Just 26% of eligible Native voters cast ballots in last year’s election. Harvey Godwin Jr., chair of the Lumbee Tribe, told ThinkProgress that there are various reasons that fewer Native people turn out at the polls than he would like, and not all of them have to do with voter suppression.


“Sometimes people don’t want to vote, sometimes they don’t have transportation, and a lot of times, it’s apathy,”  Godwin said, adding that organizers “use whatever strategies we have to increase the number of people at the polls who are Lumbees.”

However, it seems a sound bet that — although no one knows for sure just how many votes from the Lumbee Tribe were caught up in the election fraud — voter suppression played a role in a good number of Native ballots that were never cast last year.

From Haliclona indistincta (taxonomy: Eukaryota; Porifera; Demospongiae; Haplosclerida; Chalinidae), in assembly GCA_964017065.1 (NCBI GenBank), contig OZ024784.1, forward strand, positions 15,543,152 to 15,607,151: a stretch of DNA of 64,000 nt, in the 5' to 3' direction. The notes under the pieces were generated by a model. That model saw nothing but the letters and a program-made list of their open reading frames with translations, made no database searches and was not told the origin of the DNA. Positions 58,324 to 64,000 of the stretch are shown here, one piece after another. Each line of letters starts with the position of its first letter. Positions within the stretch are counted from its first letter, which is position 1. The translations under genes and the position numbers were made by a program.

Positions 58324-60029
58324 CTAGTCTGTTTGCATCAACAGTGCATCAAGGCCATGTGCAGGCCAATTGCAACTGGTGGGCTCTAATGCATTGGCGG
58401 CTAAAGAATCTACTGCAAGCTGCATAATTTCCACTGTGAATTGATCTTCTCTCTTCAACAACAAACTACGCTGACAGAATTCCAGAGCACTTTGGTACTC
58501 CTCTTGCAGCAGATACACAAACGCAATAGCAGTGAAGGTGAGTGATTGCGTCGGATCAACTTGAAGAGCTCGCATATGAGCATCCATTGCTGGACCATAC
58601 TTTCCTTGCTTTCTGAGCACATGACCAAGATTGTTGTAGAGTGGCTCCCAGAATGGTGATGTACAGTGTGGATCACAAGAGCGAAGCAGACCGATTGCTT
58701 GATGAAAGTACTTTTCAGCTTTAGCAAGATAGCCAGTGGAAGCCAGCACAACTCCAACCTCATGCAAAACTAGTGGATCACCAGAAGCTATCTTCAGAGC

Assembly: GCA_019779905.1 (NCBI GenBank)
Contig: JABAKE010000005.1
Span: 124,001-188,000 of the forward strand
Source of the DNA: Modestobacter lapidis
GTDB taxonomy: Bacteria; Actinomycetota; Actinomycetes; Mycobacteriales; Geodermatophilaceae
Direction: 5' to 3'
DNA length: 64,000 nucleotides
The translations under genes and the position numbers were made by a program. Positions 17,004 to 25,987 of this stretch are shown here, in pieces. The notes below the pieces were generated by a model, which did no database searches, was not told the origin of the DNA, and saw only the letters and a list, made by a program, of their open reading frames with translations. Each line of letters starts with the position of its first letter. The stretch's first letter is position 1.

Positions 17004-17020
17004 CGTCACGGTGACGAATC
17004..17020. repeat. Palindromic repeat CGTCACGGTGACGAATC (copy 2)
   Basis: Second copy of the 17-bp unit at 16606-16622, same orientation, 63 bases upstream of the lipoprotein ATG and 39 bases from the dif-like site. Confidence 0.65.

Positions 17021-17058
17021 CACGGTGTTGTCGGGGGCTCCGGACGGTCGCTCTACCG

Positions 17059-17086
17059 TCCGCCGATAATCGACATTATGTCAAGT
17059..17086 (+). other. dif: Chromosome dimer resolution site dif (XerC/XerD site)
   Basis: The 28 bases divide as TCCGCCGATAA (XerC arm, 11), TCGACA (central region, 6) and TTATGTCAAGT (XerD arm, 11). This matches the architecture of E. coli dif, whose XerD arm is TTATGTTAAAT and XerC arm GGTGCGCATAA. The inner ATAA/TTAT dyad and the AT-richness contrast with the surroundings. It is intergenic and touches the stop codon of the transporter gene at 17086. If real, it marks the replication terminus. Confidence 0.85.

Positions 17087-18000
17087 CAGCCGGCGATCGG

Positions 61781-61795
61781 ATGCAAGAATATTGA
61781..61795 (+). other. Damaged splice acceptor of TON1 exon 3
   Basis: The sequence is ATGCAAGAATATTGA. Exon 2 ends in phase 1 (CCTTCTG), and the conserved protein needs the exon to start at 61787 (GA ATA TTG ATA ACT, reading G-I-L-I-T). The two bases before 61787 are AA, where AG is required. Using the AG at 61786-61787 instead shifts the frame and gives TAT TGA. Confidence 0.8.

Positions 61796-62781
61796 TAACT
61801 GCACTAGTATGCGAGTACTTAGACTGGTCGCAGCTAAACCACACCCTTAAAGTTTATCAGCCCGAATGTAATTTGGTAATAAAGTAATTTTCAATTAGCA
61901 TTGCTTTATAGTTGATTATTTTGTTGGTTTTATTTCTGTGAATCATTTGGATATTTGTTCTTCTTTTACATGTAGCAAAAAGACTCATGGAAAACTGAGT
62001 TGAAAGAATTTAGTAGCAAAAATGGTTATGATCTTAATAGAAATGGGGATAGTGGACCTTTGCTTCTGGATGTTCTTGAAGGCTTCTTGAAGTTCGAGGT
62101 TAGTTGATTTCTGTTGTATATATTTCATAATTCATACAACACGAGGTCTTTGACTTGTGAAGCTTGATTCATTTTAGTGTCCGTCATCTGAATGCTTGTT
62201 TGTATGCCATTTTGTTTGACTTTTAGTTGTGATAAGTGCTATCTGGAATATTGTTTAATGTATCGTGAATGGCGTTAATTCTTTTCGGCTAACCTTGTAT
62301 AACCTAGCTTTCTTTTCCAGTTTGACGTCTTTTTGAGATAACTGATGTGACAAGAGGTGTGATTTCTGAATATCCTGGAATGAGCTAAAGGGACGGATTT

Republicans’ then-candidate Mark Harris garnered around 1,000 more votes than McCready during November’s midterm election for the congressional seat.

The state board of elections ordered a new special election, however, after it was discovered that longtime Republican operative McCrae Dowless had orchestrated a brazen absentee ballot scheme that boosted Harris’ vote total and suppressed votes for McCready. The district’s 700,000 residents have gone without congressional representation since January.

According to a Four Directions analysis, 62% of all requested absentee ballots in the election were not returned in Robeson County, the jurisdiction where many Lumbee Tribe members live. That’s a significantly higher percentage than the statewide rate of 16%, according to data from the U.S. Census Bureau and the North Carolina Board of Elections.

We’ll “use whatever strategies we have to increase the number of people at the polls who are Lumbees.”